Temporal range: 228–0 Ma Late Triassic – Recent
Blattodea is an order of insects that contains the cockroaches and the termites. Formerly, the termites were considered a separate order, Isoptera, but genetic and molecular evidence suggests an intimate relationship with the cockroaches, both cockroaches and termites having evolved from a common ancestor. The Blattodea and the mantises (order Mantodea) are now all considered part of the superorder Dictyoptera. There are approximately 4,400 species of cockroach in almost 500 genera, and about 3,000 species of termite in around 300 genera.
Cladistic analysis of five DNA sequences in 107 species representing all the termite subfamilies, all 6 cockroach families, including 22 of the 29 subfamilies, and 5 of the 15 mantis families (as out-groups) showed that the termites are nested within the cockroaches, and that the Cryptocercidae is a sister group to the termites. The mantids were shown to be the sister group to Blattodea. Cryptocercus also shares characteristics such as species of gut bacteria with the termites.
The evolutionary relationships of the Blattodea (cockroaches and termites), based on Eggleton, Beccaloni & Inward (2007), are shown in the cladogram: The cockroach families Lamproblattidae and Tryonicidae are not shown but are placed within the superfamily Blattoidea. The cockroach families Corydiidae and Ectobiidae were previously known as the Polyphagidae and Blattellidae.
Arthropods similar to living cockroaches dominated the insect communities of the Carboniferous era. Modern cockroaches radiated from them by the middle of the Mesozoic. The cockroach is flattened dorso-laterally and is roughly oval with a shield-like prothorax that covers the head. The antennae are many-segmented, long and slender, and the mouthparts are adapted for chewing. The fore-wings are normally leathery and the hind wings membranous. The coxae of the legs are flattened to enable the femurs to fit neatly against them when folded. Cockroaches are hemimetabolous; there is no pupal stage and the nymphs resemble the adults apart from their size and the absence of wings.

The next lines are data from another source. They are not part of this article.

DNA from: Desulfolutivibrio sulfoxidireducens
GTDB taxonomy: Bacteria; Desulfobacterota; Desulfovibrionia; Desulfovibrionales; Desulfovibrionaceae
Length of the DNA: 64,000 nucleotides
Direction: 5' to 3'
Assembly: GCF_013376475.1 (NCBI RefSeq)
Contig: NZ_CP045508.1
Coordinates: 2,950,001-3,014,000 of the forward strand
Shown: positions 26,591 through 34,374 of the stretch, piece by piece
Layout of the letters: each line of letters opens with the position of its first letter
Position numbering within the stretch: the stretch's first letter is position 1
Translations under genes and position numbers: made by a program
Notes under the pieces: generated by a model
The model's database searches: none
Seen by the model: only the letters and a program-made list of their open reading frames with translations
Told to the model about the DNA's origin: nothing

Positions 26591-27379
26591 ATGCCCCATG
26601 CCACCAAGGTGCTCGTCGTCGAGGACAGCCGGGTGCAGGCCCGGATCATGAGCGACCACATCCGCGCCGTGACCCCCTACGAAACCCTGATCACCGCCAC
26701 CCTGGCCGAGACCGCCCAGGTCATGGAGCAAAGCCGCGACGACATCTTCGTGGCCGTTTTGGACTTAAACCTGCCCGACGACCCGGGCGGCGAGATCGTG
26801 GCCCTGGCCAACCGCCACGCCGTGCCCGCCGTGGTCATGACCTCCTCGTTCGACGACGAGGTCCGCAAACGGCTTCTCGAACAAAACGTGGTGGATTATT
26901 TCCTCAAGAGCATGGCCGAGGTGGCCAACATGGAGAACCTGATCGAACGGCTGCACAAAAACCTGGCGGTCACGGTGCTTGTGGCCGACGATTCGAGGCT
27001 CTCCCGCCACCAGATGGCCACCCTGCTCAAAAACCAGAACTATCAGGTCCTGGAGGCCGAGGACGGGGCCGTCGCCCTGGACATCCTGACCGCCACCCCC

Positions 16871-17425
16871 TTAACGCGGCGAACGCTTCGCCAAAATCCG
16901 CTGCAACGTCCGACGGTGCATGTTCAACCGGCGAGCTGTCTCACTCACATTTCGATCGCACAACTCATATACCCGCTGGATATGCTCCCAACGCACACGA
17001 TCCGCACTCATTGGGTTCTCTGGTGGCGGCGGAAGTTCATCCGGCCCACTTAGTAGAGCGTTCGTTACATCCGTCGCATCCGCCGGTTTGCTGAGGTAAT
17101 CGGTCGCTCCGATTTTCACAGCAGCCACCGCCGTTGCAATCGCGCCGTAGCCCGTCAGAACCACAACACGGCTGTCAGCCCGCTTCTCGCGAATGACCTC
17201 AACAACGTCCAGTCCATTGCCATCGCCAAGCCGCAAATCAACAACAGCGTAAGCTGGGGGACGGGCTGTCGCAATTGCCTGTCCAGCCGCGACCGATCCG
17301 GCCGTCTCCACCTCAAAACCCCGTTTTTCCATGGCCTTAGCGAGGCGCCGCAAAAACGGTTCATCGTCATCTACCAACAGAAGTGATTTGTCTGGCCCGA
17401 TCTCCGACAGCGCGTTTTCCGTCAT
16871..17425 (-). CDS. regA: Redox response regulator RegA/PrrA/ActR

All species of termite are to some degree eusocial and exhibit cooperative behaviour involving a male and female pair of reproductives, and the workers and soldiers that form the other members of the colony. Some species have small, simple colonies where the workers and soldiers are capable of becoming reproductives themselves. Others have large complex societies where each member has a role that does not change throughout its lifetime. One can think of termites as "eusocial, juvenilized cockroaches".
- Integrated Taxonomic Information System entry
- "Order Blattodea: Cockroaches and Termites". BugGuide. Retrieved 2015-08-27.
- Inward, Daegan; Beccaloni, George; Eggleton, Paul (2007). "Death of an order: a comprehensive molecular phylogenetic study confirms that termites are eusocial cockroaches". Biology Letters 3 (3): 331–5. doi:10.1098/rsbl.2007.0102. PMC 2464702. PMID 17412673.
- Djernæs, M. (2012). "Phylogeny of cockroaches (Insecta, Dictyoptera, Blattodea), with placement of aberrant taxa and exploration of out-group sampling". Systematic Entomology 37 (1): 65–83. doi:10.1111/j.1365-3113.2011.00598.x.
- Eggleton P., Beccaloni G., Inward D.; et al. (2007). "Invited reply: Response to Lo et al". Biology Letters 3 (5): 564–565. doi:10.1098/rsbl.2007.0367.
- Beccaloni G. W., Eggleton P. (2011). "Order Blattodea Brunner von Wattenwyl, 1882. In: Zhang, Z.-Q. (Ed.). Animal biodiversity: An outline of higher-level classification and survey of taxonomic richness". Zootaxa 3148: 199–200.
- Bell, William J.; Roth, Louis M.; Nalepa, Christine A. (2007). Cockroaches: Ecology, Behavior, and Natural History. JHU Press. pp. xii, 1. ISBN 978-0-8018-8616-4.
- Choe, Jae C.; Crespi, Bernard J. (1997). The Evolution of Social Behaviour in Insects and Arachnids. Cambridge University Press. p. 52. ISBN 978-0-521-58977-2.